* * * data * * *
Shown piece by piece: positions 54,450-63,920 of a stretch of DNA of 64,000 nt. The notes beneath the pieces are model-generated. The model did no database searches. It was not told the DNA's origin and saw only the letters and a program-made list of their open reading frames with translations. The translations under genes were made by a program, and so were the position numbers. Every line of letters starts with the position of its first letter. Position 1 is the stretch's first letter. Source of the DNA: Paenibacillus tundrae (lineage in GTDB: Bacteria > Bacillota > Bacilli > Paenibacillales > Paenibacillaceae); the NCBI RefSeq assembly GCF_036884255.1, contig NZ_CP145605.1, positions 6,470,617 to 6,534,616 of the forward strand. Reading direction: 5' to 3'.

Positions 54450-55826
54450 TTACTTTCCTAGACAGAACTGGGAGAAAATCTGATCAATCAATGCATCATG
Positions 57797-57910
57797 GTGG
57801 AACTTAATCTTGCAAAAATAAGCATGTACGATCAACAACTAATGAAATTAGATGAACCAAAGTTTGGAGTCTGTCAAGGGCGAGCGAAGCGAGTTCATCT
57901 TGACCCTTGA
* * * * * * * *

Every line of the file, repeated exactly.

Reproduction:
Shown piece by piece: positions 54,450-63,920 of a stretch of DNA of 64,000 nt. The notes beneath the pieces are model-generated. The model did no database searches. It was not told the DNA's origin and saw only the letters and a program-made list of their open reading frames with translations. The translations under genes were made by a program, and so were the position numbers. Every line of letters starts with the position of its first letter. Position 1 is the stretch's first letter. Source of the DNA: Paenibacillus tundrae (lineage in GTDB: Bacteria > Bacillota > Bacilli > Paenibacillales > Paenibacillaceae); the NCBI RefSeq assembly GCF_036884255.1, contig NZ_CP145605.1, positions 6,470,617 to 6,534,616 of the forward strand. Reading direction: 5' to 3'.

Positions 54450-55826
54450 TTACTTTCCTAGACAGAACTGGGAGAAAATCTGATCAATCAATGCATCATG
Positions 57797-57910
57797 GTGG
57801 AACTTAATCTTGCAAAAATAAGCATGTACGATCAACAACTAATGAAATTAGATGAACCAAAGTTTGGAGTCTGTCAAGGGCGAGCGAAGCGAGTTCATCT
57901 TGACCCTTGA